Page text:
Another preliminary task is to briefly characterize the most common misconceptions of the mass line, since the best way to fully understand something is to contrast it with potential misunderstandings. When later we further explore various questions related to the mass line it will be easier to see how differences over these questions can lead to fundamental error.
There are lots of political errors which can appropriately be viewed as being based (at least in part) on misconceptions of the mass line. These include commandism, tailism, adventurism, sectarianism, bureaucratism, dogmatism, empiricism, pragmatism, syndicalism, etc. Of course many of these trends involve other "mistakes" in addition to an incorrect understanding of the mass line but in this essay only their relationship to the mass line will be gone into.
As an aid in sorting out all these erroneous trends and their various relationships to the mass line I would like to first draw a distinction between 1) errors which are primarily internal to the mass line method itself, and 2) those which are primarily external (but still related) to it.
To see what I am getting at here by "internal" errors it is helpful to recall the remark made in chapter 1 that quite often commentators seize upon only a single aspect of the mass line and fail to recognize its other aspects. In the last chapter three basic steps in the mass line method were listed: 1) gathering the ideas of the masses; 2) concentrating the ideas of the masses with the aid of Marxist theory and an evaluation of the objective situation; and 3) returning the concentrated ideas to the masses. It would be an example of an "internal" error in understanding (or applying) the mass line to seize upon just one or two of these steps and ignore the other(s), or to give undue emphasis to one step at the expense of the others. Of course of these three steps the third is least likely to be ignored by anyone consciously seeking to apply a method of leadership—to lead, some kind of line must be put out to the masses—and therefore the most common errors here are to seize upon the first step and ignore the second, or vice-versa.
It is a rightist error to recognize the first step in the mass line method but not the second. Someone holding this view of the mass line understands the importance of gathering the ideas of the masses but fails to recognize the necessity of processing these ideas with the aid of Marxist theory. Of course there must still be some method of choosing between the various contradictory views of the masses which have been gathered. Since for these rightists the choice is not made on the basis of Marxist theory it has to be made on some other basis, which often means choosing whichever view the majority of the masses support. This conception of the mass line, which I will call the bourgeois-populist conception, can be characterized by the slogan "Whatever the masses already understand and want to do is right". This idealizes the masses and as much as views the majority as infallible. The Marxist view, in contrast, is that while among the masses there exist many important correct ideas, these are by no means always shared by the majority. In general such vital ideas are first held only by a few people and only after the full application of the mass line—including wide and persistent propagation of these concentrated correct ideas among the masses—will the majority come to share these ideas.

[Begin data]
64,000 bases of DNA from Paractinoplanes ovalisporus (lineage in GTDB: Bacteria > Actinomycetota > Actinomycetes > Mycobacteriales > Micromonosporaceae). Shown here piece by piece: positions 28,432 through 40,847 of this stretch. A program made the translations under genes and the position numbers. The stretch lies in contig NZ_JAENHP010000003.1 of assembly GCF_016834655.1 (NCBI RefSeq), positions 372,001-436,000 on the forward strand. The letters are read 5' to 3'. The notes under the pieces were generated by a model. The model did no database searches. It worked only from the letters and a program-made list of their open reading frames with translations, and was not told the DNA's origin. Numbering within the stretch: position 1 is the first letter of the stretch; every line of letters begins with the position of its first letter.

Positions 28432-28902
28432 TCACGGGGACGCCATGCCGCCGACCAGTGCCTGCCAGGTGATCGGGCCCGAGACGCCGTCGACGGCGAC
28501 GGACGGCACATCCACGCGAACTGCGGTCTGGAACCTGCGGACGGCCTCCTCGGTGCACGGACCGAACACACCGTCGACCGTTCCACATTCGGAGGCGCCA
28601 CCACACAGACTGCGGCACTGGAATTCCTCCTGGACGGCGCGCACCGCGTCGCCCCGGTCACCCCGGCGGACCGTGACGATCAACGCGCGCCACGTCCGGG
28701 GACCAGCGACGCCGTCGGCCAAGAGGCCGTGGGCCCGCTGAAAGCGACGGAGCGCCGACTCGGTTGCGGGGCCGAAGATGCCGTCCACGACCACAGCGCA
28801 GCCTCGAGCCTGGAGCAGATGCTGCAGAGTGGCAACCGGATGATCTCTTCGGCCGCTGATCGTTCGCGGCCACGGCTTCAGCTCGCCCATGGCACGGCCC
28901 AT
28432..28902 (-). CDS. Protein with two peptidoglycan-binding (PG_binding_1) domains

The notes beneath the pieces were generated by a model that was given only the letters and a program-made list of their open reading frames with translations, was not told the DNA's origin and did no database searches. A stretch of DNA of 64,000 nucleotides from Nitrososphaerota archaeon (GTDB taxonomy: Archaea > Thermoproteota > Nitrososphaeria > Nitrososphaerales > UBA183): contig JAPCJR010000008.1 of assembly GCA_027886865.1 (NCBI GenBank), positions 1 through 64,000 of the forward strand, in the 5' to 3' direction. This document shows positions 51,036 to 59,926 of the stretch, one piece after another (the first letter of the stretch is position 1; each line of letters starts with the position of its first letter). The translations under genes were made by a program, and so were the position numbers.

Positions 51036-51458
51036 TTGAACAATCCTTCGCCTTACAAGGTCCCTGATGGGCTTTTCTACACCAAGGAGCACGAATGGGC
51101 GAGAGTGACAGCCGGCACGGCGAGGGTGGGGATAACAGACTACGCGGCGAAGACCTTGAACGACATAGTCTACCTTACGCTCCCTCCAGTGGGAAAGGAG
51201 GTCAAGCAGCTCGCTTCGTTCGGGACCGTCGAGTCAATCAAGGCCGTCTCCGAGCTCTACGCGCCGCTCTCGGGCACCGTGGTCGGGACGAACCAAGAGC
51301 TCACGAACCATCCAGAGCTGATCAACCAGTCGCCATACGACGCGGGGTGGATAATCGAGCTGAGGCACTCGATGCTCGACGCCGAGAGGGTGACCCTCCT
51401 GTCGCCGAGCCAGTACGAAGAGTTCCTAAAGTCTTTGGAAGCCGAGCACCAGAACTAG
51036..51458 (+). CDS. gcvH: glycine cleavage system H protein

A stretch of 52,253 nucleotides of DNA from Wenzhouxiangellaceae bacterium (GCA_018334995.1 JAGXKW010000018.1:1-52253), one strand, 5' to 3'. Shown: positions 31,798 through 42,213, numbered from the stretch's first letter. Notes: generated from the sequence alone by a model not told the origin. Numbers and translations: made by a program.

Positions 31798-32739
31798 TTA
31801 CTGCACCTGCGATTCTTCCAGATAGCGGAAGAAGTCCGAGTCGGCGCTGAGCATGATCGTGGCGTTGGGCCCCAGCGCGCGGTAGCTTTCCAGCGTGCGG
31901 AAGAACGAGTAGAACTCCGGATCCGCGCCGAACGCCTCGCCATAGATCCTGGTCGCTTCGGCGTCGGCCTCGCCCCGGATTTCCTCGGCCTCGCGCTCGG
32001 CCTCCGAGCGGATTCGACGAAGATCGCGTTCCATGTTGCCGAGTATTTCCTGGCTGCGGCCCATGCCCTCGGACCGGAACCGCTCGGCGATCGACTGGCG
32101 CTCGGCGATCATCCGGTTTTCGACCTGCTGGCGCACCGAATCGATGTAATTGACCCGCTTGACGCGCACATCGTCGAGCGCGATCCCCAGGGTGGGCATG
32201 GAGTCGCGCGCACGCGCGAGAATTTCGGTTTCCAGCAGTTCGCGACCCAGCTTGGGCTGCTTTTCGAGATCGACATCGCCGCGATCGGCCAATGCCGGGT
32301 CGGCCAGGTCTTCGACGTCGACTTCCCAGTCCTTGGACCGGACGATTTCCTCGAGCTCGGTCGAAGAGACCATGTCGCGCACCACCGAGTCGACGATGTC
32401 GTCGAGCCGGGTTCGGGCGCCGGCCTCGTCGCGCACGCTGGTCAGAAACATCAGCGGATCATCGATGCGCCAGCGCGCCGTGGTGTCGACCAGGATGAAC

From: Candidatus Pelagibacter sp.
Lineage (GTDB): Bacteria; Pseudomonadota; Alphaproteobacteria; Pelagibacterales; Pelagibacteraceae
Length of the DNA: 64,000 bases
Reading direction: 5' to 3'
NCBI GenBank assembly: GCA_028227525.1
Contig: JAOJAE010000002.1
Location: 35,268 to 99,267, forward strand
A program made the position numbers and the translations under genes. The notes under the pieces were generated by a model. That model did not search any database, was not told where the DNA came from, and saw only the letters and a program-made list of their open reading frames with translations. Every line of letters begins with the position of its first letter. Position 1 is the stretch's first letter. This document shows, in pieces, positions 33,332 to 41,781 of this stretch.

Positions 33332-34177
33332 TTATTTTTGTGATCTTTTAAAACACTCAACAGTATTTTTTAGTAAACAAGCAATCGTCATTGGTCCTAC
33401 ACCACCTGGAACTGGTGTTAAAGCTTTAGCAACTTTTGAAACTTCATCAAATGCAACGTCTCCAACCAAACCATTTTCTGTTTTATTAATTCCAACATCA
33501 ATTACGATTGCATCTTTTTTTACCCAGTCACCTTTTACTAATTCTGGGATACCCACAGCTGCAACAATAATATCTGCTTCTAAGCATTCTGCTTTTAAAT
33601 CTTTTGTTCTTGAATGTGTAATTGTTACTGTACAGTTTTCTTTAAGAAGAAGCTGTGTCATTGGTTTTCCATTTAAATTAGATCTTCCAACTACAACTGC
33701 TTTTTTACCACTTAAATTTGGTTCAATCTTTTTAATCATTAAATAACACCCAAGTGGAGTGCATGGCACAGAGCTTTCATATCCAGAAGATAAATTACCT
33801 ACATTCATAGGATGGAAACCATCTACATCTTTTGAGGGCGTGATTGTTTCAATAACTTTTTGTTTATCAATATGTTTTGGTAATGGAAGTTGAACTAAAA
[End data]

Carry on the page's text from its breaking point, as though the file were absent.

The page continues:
A concomitant rightist view is that the mass line is "simply a set of techniques" for mobilizing the masses. Such a characterization makes it sound like anybody—even the bourgeoisie—could use the mass line. This is akin to bourgeois populism in that it also leaves out step two of the three-part mass line method, processing the ideas of the masses with the aid of Marxist theory. The bourgeoisie is obviously not going to be able to do this, nor will they want to. It is important to recognize that there is a technique to the mass line, a technique which has to be mastered. But part of this technique involves the application of Marxist theory to process the ideas of the masses. To speak of the technique of the mass line in opposition to employing Marxist theory is absurd. (See chapter 35.)
The bourgeois-populist conception of the mass line is clearly tailist since it follows after the majority of the masses instead of leading them. It turns the notion of a vanguard party into a joke. It likewise is guilty of empiricism and pragmatism in that it denies that Marxist scientific knowledge exists which is higher than mere mass opinion. It reduces the mass line to an opinion poll, and the role of the communist to that of George Gallup.
The opposite of this is the "leftist" error of recognizing the second step in the mass line method but not the first. As with the bourgeois-populist conception this really means distorting the step it recognizes as well, since you can't very well process the gathered ideas of the masses if you haven't gathered any. This view does however recognize the centrality and importance of Marxist theory and it may also recognize the importance of objective conditions in determining a correct line and course of action. But it fails to recognize that it is the ideas of the masses which form the raw material and starting place for the mass line method and that the role of Marxist theory and the analysis of objective conditions in the mass line is to process these ideas.